The ASCENT trial was for patients with pre-treated metastatic triple negative breast cancer. They were randomised one to one to sacituzumab govitecan versus treatment of physician’s choice. Eligibility included metastatic triple negative breast cancer and also patients must have received at least two prior chemotherapies for advanced disease. If someone had progression within 12 months of neoadjuvant adjuvant therapy that would count as one line. The primary endpoint of the study was progression free survival. 529 patients were randomised to sacituzumab govitecan versus treatment of physician’s choice. This was a global study that enrolled at multiple centres throughout the world.

What did the results show? The study was positive. The study met its primary endpoint. Patients who received sacituzumab govitecan had a median progression free survival of 5.6 months as compared to 1.7 months with standard chemotherapy. This corresponded to a hazard ratio of 0.41 and this was highly statistically significant with a p-value of less than 0.0001. So, in other words, patients who received sacituzumab govitecan had a 59% lower risk of disease progression as compared to the chemotherapy.

How about overall survival? Again, patients who received sacituzumab govitecan had an overall survival of 12.1 months as compared to 6.7 months with standard chemotherapy. So there was almost a doubling of overall survival with sacituzumab govitecan. This corresponded to a hazard ratio of 0.48 and this was highly statistically significant with a p-value of less than 0.0001.

Then finally in terms of objective response rate, patients who received sacituzumab govitecan had a response rate of 35% as compared to 5% in the chemotherapy arm. This was statistically significant as well. In terms of AEs, or adverse events, the common adverse events seen with this agent included neutropenia, diarrhoea, anaemia, alopecia, all side effects that were seen in the phase I/phase II trial as well. So there were no surprises. No greater than grade 2 neuropathy or greater than grade 3 interstitial lung disease was noted.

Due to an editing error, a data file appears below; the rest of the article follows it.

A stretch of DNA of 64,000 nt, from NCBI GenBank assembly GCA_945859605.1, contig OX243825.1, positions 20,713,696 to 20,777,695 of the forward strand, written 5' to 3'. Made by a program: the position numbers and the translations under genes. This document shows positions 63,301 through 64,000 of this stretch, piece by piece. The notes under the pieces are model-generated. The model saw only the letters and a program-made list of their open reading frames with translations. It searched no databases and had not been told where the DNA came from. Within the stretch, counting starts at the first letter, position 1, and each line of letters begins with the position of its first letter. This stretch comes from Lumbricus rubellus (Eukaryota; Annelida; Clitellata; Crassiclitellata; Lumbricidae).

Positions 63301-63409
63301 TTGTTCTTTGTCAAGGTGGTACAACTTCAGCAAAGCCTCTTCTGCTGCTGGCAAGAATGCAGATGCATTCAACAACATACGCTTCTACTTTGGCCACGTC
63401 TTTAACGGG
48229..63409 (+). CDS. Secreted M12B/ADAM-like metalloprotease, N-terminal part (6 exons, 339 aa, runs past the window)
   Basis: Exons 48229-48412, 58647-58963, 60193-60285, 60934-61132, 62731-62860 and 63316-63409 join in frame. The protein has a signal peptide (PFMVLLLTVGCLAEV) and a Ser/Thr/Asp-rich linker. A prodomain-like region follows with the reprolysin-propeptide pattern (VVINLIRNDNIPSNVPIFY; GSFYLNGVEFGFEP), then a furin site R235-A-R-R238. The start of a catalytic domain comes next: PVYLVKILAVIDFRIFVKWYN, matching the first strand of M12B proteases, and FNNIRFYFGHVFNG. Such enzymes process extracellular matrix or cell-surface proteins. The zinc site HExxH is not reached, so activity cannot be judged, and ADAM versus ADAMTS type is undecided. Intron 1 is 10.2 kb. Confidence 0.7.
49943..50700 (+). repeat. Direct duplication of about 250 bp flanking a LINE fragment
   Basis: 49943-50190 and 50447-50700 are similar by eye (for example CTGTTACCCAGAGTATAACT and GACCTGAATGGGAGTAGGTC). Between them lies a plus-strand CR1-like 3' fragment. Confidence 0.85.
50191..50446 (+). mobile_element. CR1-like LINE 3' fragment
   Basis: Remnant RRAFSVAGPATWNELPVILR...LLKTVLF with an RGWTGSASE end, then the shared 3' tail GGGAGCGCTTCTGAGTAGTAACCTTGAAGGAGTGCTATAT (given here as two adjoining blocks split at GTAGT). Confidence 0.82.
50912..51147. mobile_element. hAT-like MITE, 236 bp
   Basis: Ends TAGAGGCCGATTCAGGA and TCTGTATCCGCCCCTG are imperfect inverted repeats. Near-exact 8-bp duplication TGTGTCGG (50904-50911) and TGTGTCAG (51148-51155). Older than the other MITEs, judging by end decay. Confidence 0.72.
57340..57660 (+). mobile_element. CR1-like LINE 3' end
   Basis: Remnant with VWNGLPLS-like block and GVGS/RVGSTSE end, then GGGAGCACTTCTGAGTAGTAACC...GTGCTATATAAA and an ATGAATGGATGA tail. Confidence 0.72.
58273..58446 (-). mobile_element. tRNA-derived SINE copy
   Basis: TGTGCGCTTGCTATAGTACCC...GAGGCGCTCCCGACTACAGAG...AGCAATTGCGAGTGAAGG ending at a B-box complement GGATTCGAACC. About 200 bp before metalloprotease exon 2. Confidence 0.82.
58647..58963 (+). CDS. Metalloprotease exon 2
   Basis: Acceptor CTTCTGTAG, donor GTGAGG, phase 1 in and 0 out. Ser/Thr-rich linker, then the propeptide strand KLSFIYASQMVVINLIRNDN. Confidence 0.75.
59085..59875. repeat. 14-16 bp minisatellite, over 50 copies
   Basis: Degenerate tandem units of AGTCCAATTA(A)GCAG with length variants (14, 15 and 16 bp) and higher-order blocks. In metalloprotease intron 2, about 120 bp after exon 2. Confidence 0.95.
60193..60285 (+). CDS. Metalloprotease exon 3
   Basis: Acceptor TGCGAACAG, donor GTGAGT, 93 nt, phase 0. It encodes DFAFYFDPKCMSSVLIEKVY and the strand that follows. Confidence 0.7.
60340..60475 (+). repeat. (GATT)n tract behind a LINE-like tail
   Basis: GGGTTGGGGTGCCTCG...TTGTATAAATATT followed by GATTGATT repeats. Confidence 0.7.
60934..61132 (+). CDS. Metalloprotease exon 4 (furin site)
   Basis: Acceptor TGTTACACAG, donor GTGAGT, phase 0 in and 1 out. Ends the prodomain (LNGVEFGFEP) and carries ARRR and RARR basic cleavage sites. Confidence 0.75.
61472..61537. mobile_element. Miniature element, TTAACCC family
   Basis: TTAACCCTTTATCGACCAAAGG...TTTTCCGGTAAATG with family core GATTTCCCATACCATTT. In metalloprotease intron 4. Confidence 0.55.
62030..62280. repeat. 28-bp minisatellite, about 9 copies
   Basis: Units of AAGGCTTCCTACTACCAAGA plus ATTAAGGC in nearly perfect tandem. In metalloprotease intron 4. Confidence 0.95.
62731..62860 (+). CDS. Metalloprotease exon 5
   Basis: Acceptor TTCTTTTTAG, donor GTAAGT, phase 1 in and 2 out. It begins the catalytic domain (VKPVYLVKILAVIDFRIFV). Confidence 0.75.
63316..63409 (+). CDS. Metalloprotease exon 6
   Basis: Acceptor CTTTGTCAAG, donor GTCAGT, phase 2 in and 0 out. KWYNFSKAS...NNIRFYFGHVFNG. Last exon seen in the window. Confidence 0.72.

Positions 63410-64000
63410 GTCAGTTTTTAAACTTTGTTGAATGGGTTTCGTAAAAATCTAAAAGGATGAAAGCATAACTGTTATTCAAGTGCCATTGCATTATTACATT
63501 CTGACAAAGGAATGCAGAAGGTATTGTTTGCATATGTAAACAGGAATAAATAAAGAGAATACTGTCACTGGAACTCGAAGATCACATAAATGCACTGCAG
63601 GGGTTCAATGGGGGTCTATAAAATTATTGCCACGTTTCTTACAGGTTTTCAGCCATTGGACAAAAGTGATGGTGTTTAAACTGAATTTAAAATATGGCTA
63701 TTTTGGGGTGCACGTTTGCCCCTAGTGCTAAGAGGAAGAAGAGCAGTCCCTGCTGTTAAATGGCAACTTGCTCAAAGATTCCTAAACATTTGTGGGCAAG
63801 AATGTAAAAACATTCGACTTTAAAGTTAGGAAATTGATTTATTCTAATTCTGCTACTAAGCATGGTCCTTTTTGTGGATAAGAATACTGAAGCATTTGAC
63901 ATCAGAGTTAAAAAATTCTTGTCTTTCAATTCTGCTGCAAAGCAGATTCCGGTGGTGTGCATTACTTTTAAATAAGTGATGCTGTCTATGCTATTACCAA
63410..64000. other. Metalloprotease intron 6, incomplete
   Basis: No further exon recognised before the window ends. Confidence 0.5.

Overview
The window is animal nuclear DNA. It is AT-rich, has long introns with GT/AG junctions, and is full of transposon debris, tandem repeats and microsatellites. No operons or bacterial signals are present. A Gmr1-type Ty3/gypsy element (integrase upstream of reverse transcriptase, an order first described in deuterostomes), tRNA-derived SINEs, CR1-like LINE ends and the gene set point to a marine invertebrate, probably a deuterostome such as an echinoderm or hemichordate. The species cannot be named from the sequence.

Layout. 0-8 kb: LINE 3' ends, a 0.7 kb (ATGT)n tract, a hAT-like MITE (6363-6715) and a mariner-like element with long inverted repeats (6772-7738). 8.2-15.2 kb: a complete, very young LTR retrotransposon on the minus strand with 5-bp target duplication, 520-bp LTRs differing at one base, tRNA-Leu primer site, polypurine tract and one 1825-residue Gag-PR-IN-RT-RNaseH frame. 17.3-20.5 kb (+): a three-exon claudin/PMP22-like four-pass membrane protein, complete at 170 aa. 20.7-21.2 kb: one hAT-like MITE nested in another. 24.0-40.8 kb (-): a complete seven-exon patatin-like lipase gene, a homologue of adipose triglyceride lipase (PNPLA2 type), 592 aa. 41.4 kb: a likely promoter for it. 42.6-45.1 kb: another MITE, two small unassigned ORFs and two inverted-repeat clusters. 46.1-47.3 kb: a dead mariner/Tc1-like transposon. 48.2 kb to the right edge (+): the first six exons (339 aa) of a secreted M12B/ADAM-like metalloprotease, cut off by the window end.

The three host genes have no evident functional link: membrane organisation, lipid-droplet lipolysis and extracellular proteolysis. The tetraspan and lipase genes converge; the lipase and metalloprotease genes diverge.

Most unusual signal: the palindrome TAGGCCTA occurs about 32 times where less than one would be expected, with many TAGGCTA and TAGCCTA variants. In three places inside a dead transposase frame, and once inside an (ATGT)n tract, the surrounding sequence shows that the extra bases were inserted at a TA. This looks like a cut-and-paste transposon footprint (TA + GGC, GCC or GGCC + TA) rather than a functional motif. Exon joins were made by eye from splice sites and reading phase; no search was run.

So, in summary, in conclusion, ASCENT is the first phase III study to demonstrate activity of an antibody-drug conjugate that is superior to standard chemotherapy, both in terms of median progression free survival and overall survival. Patients had a doubling of overall survival with sacituzumab govitecan as compared to standard chemotherapy. Sacituzumab govitecan was well tolerated with a manageable safety profile consistent with previous reports. Discontinuation because of adverse events was low, less than 5%, and there were no treatment related deaths reported.

The randomised phase III trial confirms that sacituzumab govitecan should be considered as the new standard of care for patients with pre-treated metastatic triple negative breast cancer. However, the future ongoing studies are evaluating sacituzumab govitecan in earlier lines of therapy, including in the neoadjuvant and adjuvant setting, combination with other targeted agents as well as evaluation in other breast cancer subtypes such as hormone receptor positive metastatic breast cancer. The TROPiCS-02 trial is currently ongoing and is looking at activity of sacituzumab govitecan in hormone receptor positive metastatic breast cancer.

In terms of my concluding remarks, I would say thank you to patients and their caregivers for their valuable contribution and commitment as well as thank you to the dedicated clinical trial investigators and devoted team members for contributing to the ASCENT trial. Thank you.